Why a Herbarium of 7.8 Million Plants Is One of New York’s Most Valuable Resources

After a corpse flower opened at the New York Botanical Garden (NYBG) last summer, drawing 30,000 visitors in the course of its brief and pungent bloom, it received the posthumous honor of becoming the three millionth specimen digitized from the Bronx institution’s herbarium. While NYBG is among New York City’s great green wonders, it’s also home to the world’s second-largest herbarium, created just after the garden was established in 1891. The William and Lynda Steere Herbarium now houses 7.8 million plant and fungal specimens, representing biodiversity from every continent. But what is a herbarium, you might ask, and why does it matter?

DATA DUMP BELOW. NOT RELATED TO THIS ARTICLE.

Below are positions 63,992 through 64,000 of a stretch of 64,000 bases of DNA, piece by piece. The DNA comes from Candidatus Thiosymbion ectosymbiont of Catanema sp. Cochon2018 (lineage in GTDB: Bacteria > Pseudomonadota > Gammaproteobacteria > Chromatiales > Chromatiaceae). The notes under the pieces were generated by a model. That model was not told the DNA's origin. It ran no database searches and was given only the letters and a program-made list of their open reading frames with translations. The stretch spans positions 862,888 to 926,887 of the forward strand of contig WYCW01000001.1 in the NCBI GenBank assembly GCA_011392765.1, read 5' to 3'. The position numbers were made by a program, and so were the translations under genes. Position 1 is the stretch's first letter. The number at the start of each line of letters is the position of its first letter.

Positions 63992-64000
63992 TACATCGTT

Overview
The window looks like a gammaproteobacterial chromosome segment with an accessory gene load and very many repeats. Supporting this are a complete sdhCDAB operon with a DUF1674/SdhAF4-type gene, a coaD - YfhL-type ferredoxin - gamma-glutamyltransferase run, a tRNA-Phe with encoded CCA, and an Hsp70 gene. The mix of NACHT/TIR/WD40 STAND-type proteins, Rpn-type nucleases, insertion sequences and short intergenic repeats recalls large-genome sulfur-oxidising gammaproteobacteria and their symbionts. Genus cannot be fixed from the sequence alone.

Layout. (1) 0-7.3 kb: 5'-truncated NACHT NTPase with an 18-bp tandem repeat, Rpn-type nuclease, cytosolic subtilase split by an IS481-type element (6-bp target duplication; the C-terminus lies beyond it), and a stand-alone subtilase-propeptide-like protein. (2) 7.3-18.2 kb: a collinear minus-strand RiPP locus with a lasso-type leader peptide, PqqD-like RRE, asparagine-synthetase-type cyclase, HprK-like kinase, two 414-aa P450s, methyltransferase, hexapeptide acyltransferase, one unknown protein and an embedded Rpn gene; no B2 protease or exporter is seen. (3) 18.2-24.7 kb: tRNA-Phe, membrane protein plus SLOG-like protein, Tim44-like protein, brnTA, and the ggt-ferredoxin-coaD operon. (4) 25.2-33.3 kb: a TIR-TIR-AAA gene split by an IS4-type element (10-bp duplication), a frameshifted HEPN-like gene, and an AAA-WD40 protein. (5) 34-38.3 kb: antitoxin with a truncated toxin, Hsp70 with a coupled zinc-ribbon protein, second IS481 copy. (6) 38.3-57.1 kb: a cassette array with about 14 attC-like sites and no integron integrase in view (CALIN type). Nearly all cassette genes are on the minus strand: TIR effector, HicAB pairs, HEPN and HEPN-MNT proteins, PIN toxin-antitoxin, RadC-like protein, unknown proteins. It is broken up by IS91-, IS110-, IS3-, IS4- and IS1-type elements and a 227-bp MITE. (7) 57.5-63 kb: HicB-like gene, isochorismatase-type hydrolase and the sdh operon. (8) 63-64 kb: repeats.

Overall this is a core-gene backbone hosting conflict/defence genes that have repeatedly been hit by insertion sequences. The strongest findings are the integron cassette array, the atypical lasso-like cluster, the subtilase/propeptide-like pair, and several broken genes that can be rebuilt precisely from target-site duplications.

JMK at the English language Wikipedia [GFDL (http://www.gnu.org/copyleft/fdl.html) or CC-BY-SA-3.0 (http://creativecommons.org/licenses/by-sa/3.0/)], via Wikimedia Commons

JMK at the English language Wikipedia [GFDL (http://www.gnu.org/copyleft/fdl.html) or CC-BY-SA-3.0 (http://creativecommons.org/licenses/by-sa/3.0/)], via Wikimedia Commons